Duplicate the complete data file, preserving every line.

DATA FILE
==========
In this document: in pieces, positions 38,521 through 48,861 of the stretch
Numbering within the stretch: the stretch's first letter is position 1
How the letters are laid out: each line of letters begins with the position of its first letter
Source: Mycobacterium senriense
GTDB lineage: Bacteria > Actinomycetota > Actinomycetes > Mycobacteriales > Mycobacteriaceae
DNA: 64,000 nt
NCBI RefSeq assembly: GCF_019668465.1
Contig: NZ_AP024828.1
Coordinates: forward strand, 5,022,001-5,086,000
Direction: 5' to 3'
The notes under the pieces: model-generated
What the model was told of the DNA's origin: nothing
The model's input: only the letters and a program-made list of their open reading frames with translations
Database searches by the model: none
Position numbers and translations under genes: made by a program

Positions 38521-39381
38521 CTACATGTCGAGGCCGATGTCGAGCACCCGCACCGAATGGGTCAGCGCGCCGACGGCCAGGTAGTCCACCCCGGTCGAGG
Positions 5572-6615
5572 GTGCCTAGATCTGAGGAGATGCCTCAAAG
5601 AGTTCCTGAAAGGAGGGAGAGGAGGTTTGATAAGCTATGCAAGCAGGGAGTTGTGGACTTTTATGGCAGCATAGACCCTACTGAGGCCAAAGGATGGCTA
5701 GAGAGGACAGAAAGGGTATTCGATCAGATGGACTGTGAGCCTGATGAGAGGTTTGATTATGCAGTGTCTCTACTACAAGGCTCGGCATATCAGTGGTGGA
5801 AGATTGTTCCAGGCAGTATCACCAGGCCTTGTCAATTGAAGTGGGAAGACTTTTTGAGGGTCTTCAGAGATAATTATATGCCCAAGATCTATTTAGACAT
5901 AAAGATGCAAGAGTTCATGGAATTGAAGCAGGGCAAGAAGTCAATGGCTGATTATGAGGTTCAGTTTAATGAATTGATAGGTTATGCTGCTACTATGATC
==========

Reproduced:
In this document: in pieces, positions 38,521 through 48,861 of the stretch
Numbering within the stretch: the stretch's first letter is position 1
How the letters are laid out: each line of letters begins with the position of its first letter
Source: Mycobacterium senriense
GTDB lineage: Bacteria > Actinomycetota > Actinomycetes > Mycobacteriales > Mycobacteriaceae
DNA: 64,000 nt
NCBI RefSeq assembly: GCF_019668465.1
Contig: NZ_AP024828.1
Coordinates: forward strand, 5,022,001-5,086,000
Direction: 5' to 3'
The notes under the pieces: model-generated
What the model was told of the DNA's origin: nothing
The model's input: only the letters and a program-made list of their open reading frames with translations
Database searches by the model: none
Position numbers and translations under genes: made by a program

Positions 38521-39381
38521 CTACATGTCGAGGCCGATGTCGAGCACCCGCACCGAATGGGTCAGCGCGCCGACGGCCAGGTAGTCCACCCCGGTCGAGG
Positions 5572-6615
5572 GTGCCTAGATCTGAGGAGATGCCTCAAAG
5601 AGTTCCTGAAAGGAGGGAGAGGAGGTTTGATAAGCTATGCAAGCAGGGAGTTGTGGACTTTTATGGCAGCATAGACCCTACTGAGGCCAAAGGATGGCTA
5701 GAGAGGACAGAAAGGGTATTCGATCAGATGGACTGTGAGCCTGATGAGAGGTTTGATTATGCAGTGTCTCTACTACAAGGCTCGGCATATCAGTGGTGGA
5801 AGATTGTTCCAGGCAGTATCACCAGGCCTTGTCAATTGAAGTGGGAAGACTTTTTGAGGGTCTTCAGAGATAATTATATGCCCAAGATCTATTTAGACAT
5901 AAAGATGCAAGAGTTCATGGAATTGAAGCAGGGCAAGAAGTCAATGGCTGATTATGAGGTTCAGTTTAATGAATTGATAGGTTATGCTGCTACTATGATC